• arrow-up GVP $2,397 million est. Down 5% year-on-year.
  • Exports of horticultural products totalled $297.4 million in 2021-22.
  • 80,316 hectares were used by horticultural industries in 2020-21.
Horticultural gross value of production in 2021-22 is estimated to be $2,397 million, 5% lower than in 2020-21. Horticultural industries were impacted by several supply challenges including rainfall events which impacted fruit and vegetable crops at critical times resulting in some quality and yield downgrades, moderating international prices for export crops such as almonds, and continuing seasonal labour constraints. At the date of publication, industry information for 2021-22 is generally limited to trade data and some price data, while other detailed production information is not available, consequently the following production and price commentary analyses 2020-21 industry data, unless otherwise stated.

Horticulture output by value, 2020-21 73

  • Nurseries, Cut Flowers & Turf
  • Nurseries
  • Cultivated turf
  • Cut flowers
  • Vegetables
  • Tomatoes
  • Mushrooms
  • Cucumbers
  • Other vegetables
  • Fruit
  • Oranges
  • Blueberries, Rubus berries
  • Apples
  • Other Fruit (Excl. wine grapes)
  • Nuts
  • Macadamias
  • Almonds
  • Other nuts
Horticultural industries utilised an estimated total of 80,316 hectares in 2020-21. 195 In value terms, commercial nurseries dominated, while individual crops such as oranges and blueberries remained premier contributors to horticultural output value in 2020-21. 73 Exports of horticultural products totalled $297.4 million in 2021-22, a 3.2% increase over the previous year. Major export markets in 2021-22 remained similar to the prior year with product to China valued at $54.6 million, 7% lower than the previous year, while exports to Hong Kong were 16% higher by value at $27.1 million, 16% higher compared to 2020-21. Japan ($30.9 million), New Zealand ($26.8 million) and Singapore ($25.8 million) complete the five major horticultural export destinations by value in 2021-22. 35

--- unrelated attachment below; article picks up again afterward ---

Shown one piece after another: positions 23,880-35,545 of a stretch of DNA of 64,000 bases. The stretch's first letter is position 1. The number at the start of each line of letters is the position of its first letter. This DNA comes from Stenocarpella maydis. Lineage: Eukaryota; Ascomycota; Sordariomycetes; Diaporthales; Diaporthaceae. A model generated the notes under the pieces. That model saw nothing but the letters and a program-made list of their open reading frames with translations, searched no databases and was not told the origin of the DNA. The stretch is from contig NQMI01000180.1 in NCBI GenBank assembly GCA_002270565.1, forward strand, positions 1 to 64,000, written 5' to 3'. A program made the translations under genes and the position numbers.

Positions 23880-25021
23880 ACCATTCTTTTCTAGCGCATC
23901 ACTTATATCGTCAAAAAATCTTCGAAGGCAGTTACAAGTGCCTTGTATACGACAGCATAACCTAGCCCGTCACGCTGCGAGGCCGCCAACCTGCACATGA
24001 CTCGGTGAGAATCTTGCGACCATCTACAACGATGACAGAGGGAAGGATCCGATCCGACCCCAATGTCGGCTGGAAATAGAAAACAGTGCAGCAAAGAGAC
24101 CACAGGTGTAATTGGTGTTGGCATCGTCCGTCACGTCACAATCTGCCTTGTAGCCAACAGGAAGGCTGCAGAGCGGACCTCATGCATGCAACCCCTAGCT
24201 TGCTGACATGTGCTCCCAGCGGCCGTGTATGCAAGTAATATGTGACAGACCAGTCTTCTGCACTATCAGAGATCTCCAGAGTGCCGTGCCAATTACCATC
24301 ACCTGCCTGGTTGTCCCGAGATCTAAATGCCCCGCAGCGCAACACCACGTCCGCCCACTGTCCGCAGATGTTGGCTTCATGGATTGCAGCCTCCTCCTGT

The COVID-19 pandemic has continued to impact horticultural production including supply chain disruptions to exports and labour availability for the labour-intensive fruit and vegetable production systems. Labour use on NSW horticultural farms was estimated to be 7.3% lower in 2020-21 than in the prior year, reflecting in part constrained labour supply. 70 Farmers adapted to this limited supply through changing crop mixes in the case of annual crops to those with lower labour requirements, changed management practices and, where possible, substituted labour with mechanised processes.

Horticultural production was impacted by wet conditions and flooding through many growing regions in NSW both in 2020-21 and 2021-22. With excessive rain for many areas in eastern Australia, production and quality of vegetables and fruit suffered in a number of key growing areas. This led to supply constraints for some horticultural products in domestic markets and in particular for vegetables, with key regions impacted by flooding. Vegetable prices at the retail level, as measured by the consumer price index, increased 16% over the twelve months to June 2022. 197

Challenges remain for horticultural production with labour constraints, as experienced across most sectors of the economy. There are also longer-term impacts of flooding on some horticultural businesses in NSW, for example, in the Sydney Basin and Northern Rivers regions.

2022 has also seen the identification of a Varroa mite incursion impacting honeybees in a limited number of hives. In the immediate term, biosecurity measures applied to eradicate the pest has the potential to limit the availability of optimal pollination services provided by beekeepers to key horticultural industries such as almonds, macadamias, berries and some orchard crops.

Fruit and vegetable price trends 197


NSW nut production (tonnes, in shell equivalent) 75

  • Almond
  • Chestnut
  • Hazelnut
  • Macadamia
  • Pecan
  • Pistachio
  • Walnut
Production of nuts in NSW totalled 43,165 tonnes t in 2020-21 (or 67,393 tonnes, in shell equivalent), an 11% decrease on 2019-20 production. Almond and walnut production both recorded some reduction in tonnages year-on-year, while longer term almond production in particular is expected to increase, some variation between years may be partly attributable to the biennial characteristics of crops such as almonds where production is reported to vary by 10%. 72 181 Despite this the value of tree nut production increased to $318.2 million in 2020-21 up 21% year-on-year. 73 74

NSW nut exports totalled $92 million in 2021-22 with major markets including China, Japan and South Korea and European countries such as Belgium and Netherlands. 35

Supply of tree nuts has grown substantially over recent years, for example almonds in NSW increased from 1.88 million trees in 2016 to 5.83 million trees in 2020 representing a compound annual growth rate of 33%. 76 77